The rise of smart textile wearables could mean that the industry will be worth over $130 billion by 2025. It is being strengthened by advances in fields such as nanotechnology, organic electronics (also known as plastic electronics) and conducting polymers that are creating a range of textile-based technologies with the ability to sense and react to the world around them.
Called the 4th industrial revolution by some, smart textile companies represent a significant opportunity for manufacturers to use advanced materials in their manufacturing. The great thing is that Toray, Panasonic, Covestro, DuPont and Toyobo are already supplying the necessary materials, while researchers are creating sensing and energy storage technologies, from flexible batteries to graphene supercapacitors. It’s these components that have been predicted to have the potential to power tomorrow’s wearables.
As Textiles and Computing Converge…
As textiles and computing converge, an elaborate market research report written by absolutereports.com has been released. The authors of the report have been monitoring nanotechnology and smart textiles for over a decade. In that time they have collected a lot of information, that has been collated in a report, titled ‘Nanotechnology in Smart Textiles and Wearables Market’.
Focusing on Asia, US and Europe, they highlighted the evolution of wearable technologies, defining types of smart fabrics, factors affecting the adoption of smart textiles and investment feasibility. On the facts and figures, Yogesh Pallelu, Business Development manager of Absolutereports.com, shared with FashNerd.com “This report will help you take informed decisions, understand opportunities, plan effective business strategies, plan new projects, analyze drivers and restraints and give you a vision on the industry forecast.”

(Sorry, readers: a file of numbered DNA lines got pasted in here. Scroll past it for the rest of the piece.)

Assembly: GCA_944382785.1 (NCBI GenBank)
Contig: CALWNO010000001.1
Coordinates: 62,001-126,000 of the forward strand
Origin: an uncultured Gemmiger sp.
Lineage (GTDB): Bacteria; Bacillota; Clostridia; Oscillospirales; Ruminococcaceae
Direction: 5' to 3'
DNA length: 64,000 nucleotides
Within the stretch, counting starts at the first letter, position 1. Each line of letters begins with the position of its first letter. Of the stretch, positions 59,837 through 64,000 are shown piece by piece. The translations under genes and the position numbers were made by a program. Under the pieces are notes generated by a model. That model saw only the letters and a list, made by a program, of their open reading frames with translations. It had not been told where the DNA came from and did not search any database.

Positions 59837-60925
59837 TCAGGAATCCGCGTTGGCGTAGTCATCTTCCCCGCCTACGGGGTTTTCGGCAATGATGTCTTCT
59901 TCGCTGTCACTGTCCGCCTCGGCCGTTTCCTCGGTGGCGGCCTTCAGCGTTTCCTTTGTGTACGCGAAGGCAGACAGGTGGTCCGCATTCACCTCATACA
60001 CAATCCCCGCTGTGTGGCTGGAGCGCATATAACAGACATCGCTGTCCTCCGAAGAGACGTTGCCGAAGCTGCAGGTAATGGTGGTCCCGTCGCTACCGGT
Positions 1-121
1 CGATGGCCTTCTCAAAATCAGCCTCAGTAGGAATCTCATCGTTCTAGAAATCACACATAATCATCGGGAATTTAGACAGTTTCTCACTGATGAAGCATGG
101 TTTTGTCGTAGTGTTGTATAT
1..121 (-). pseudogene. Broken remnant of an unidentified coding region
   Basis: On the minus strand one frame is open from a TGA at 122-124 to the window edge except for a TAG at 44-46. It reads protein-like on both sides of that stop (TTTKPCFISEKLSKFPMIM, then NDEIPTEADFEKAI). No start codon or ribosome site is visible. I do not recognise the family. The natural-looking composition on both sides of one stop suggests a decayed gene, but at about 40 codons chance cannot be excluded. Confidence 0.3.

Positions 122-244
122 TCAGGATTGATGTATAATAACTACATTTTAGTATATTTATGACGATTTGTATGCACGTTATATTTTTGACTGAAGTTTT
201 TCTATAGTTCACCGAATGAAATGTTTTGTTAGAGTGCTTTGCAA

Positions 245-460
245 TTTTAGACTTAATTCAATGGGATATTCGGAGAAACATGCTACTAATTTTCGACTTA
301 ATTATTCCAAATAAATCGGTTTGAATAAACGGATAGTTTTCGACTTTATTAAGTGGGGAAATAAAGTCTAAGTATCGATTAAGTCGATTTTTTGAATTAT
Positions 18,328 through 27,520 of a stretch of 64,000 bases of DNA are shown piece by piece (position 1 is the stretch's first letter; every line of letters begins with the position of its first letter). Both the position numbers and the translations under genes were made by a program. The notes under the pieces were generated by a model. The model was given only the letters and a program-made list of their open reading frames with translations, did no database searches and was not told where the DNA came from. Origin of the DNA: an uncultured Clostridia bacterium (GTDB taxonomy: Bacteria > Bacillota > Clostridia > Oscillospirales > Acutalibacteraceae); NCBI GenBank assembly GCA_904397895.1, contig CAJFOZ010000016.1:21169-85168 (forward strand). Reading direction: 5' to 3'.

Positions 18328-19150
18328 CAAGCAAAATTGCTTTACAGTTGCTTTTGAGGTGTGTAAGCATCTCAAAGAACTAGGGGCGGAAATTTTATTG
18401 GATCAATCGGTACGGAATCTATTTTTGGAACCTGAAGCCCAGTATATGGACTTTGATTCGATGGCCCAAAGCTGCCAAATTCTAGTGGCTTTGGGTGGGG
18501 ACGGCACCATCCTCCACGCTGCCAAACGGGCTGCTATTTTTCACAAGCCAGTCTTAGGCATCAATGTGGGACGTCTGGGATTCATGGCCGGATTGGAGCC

Breaking down their report, researchers at absolutereports.com looked at StretchSense Energy Harvesting Kit and NASA Environmental Sensing Fibers. They also looked at Powertextiles, Sphelar Power Corp Solar Textiles, Ohmatex and Powerweave, which all comes under the Solar umbrella. When it comes to fashion, they have explored 1st Generation Technologies (Cute Circuit LED Couture), 2nd Generation Technologies (Covestro Luminous Clothing), and 3rd Generation Technologies (The Unseen Temperature Sensitive Dyes). And fabrics, they focused on conductive Fibers like Circuitex Silver Coated Nylon, Textronics Yarns and Fibres, Novonic Elastic Conductive Yarn and Copper Coated Polyacrylonitrile (PAN) fibers. The report covered a lot of ground, so it is worth mentioning that they also included Periosteum Based Textile, Medical Textiles, Home Textiles, Military/Defence Textiles, Technical Textile, Pressure Sensing Fibers and Photochromic Textiles.
The most interesting findings in their report include finding out that smart textiles will overtake those in apparel within six years. That the compound annual growth rates will range from 14% in to 167% depending on the application. Lastly, that the value of nanomaterials used by the global textile industry will rise sharply, a change that will be driven by the additional functionality demanded by smart textiles and wearables.